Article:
Meriden students selected to debate against the best of the best
1 September 2015
Two of Meriden’s top debaters, Emily Halloran and Zoe Whelan-Young, are busy sharpening their skills of persuasion ahead of the 2015 Representative Debating competition.
Held over three weeks in September, Representative Debating brings together the best debaters from four separate debating competitions as they vie for the title of NSW Champions. The four competitions represented are GPS (Greater Public Schools), CAS (Combined Associated Schools), CHS (Combined High Schools) and Archdale (administered by the Heads of Independent Girls’ Schools),
Now in Year 11 at Meriden, Emily and Zoe have competed in the Archdale Debating competition since Year 7. Stellar performances in the Representative Debating trials secured both girls a place on the Archdale Representative team.
Zoe is honoured to be selected to the Archdale team. “I witnessed the high standard of debaters during the selection trials, so I feel privileged to be part of the team,” she said.
“I’m both excited and nervous about the upcoming competition. It will be more challenging than previous competitions because we are debating against the best of the best and the topics will be set at a high level. But it will be an excellent learning experience.”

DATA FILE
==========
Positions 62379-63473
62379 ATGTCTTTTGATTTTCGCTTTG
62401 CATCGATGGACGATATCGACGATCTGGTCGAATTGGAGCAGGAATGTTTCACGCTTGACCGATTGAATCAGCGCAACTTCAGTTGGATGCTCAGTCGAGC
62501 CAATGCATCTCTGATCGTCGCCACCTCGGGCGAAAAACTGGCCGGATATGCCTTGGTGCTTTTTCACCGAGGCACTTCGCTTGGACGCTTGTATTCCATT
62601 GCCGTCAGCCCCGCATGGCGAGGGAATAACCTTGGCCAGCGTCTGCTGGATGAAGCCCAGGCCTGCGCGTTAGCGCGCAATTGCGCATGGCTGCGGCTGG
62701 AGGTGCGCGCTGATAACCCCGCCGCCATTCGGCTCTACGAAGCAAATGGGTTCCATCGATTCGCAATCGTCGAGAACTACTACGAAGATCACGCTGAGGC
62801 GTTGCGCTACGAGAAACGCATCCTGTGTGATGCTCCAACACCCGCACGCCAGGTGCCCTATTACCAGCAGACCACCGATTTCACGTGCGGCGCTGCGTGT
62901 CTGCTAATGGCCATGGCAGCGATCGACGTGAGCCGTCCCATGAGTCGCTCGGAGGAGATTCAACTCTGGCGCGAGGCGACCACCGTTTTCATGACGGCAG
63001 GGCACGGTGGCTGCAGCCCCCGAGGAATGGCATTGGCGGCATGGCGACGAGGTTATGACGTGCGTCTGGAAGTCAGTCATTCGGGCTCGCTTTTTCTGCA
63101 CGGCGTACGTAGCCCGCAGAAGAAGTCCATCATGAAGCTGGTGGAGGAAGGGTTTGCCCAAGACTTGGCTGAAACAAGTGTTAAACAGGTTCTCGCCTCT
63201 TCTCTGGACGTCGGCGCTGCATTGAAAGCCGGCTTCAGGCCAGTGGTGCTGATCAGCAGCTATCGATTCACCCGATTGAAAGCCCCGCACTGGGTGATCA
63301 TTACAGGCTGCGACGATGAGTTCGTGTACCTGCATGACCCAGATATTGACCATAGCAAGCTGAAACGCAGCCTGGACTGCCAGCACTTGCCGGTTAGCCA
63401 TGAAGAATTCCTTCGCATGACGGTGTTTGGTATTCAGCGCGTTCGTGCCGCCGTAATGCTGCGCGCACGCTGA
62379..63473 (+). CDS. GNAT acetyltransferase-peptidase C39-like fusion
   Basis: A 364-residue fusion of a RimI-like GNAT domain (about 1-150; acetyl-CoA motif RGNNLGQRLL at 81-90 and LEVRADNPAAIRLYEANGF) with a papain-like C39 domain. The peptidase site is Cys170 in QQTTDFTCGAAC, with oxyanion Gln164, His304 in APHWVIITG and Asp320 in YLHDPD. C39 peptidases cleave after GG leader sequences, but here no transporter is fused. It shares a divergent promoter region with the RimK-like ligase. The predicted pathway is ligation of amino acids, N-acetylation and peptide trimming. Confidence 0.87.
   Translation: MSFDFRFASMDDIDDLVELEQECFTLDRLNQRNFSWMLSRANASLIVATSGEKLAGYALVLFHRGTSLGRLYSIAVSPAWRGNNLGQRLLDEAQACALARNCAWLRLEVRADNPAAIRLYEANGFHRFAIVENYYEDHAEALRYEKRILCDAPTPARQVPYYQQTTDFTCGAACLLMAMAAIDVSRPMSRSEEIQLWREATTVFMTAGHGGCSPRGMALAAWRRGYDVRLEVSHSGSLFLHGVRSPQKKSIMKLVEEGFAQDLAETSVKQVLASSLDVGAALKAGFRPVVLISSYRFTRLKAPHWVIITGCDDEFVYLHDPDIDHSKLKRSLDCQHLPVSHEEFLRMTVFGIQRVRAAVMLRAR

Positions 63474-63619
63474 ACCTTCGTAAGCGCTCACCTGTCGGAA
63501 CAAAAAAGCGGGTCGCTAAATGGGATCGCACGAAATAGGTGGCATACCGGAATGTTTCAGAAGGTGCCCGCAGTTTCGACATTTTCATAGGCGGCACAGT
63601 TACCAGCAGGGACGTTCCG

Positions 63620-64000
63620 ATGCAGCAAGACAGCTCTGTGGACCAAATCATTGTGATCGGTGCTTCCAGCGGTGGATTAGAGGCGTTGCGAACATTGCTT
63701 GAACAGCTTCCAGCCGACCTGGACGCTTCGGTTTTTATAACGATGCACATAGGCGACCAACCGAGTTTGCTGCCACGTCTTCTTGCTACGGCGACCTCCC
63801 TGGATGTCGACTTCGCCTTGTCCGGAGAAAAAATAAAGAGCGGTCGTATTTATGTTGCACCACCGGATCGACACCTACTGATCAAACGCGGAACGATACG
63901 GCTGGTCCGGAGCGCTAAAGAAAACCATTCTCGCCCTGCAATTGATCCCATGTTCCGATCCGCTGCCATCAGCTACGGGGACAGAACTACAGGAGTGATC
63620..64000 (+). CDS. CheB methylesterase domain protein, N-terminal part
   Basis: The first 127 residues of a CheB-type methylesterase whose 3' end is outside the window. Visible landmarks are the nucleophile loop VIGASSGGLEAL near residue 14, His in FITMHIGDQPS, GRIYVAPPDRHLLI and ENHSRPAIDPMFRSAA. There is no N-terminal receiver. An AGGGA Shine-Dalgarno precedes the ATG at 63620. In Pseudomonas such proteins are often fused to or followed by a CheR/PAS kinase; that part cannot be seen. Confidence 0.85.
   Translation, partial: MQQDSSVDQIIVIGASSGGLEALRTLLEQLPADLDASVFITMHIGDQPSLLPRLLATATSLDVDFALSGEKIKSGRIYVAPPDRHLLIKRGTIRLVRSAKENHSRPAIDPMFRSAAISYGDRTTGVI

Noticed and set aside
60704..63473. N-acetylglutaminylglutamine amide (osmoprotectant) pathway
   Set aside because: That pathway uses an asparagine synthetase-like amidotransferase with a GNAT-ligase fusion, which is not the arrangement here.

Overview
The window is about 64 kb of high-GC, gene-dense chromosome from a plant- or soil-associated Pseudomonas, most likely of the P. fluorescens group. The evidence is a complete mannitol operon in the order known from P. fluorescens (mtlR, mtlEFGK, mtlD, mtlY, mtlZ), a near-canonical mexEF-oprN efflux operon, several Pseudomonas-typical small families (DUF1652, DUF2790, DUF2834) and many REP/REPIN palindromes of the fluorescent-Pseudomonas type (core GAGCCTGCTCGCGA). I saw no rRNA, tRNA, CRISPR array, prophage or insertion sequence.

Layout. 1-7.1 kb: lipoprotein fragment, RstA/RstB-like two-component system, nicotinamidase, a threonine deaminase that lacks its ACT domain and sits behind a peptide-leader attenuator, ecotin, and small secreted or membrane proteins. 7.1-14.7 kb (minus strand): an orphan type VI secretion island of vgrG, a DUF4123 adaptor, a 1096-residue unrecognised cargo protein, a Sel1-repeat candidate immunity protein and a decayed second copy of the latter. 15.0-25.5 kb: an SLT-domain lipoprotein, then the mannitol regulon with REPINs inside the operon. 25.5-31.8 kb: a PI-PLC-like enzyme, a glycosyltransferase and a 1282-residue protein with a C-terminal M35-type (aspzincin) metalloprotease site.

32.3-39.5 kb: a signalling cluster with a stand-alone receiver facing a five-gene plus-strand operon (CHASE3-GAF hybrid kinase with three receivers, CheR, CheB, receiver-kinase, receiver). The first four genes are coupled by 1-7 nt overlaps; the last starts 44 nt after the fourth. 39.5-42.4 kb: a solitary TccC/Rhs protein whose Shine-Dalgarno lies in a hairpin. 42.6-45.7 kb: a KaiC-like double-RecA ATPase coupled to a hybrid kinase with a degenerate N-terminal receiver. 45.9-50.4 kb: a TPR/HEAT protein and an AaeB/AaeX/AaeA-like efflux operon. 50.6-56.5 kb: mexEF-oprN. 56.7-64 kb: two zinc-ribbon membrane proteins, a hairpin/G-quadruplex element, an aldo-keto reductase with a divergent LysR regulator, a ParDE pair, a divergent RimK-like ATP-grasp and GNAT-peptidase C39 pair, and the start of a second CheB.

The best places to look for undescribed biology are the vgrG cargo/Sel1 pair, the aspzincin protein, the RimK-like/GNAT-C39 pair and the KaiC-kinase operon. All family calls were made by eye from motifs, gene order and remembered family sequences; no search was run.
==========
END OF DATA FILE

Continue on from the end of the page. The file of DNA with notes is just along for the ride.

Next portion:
One of the prerequisites of high school debating is being prepared to argue either side of an issue.
“An understanding and knowledge of current affairs is critical for debating, particularly at higher levels – so I am constantly watching the news, reading critiques and trying to gain a wide understanding of international and domestic events,” Emily said.
“I enjoy the mental stimulation of combining general knowledge, debating techniques and argument construction, all while on my feet in front of an audience. It’s terrifying at times, but it is also the most fun part,” she says.
As well as helping young people to develop confidence, the skills learnt in debating benefit students both in the classroom and in their everyday lives.
After five years of debating, Emily has a long list of debating’s benefits. “I have learnt how to comprehensively, quickly and persuasively construct an argument. I have to use logic, background knowledge, and an understanding of audience and purpose when debating, all of which I use for school and in day-to-day life. I have gained experience in 'thinking on my feet' which means I can draw logical conclusions more quickly, and understand the 'bigger picture' of things faster. This is especially helpful in a subject like History - where there is a wide scope of understanding needed, a lot of evidence to sift through, and it is necessary to draw your own conclusions.”
“Understanding how to construct an argument is critical for much of life, but particularly for school where I have to write essays to prove my point using logic, reasoning and evidence. Debating helps me when constructing arguments and essays for English and History - without it, my arguments probably would make a lot less sense!” Emily said.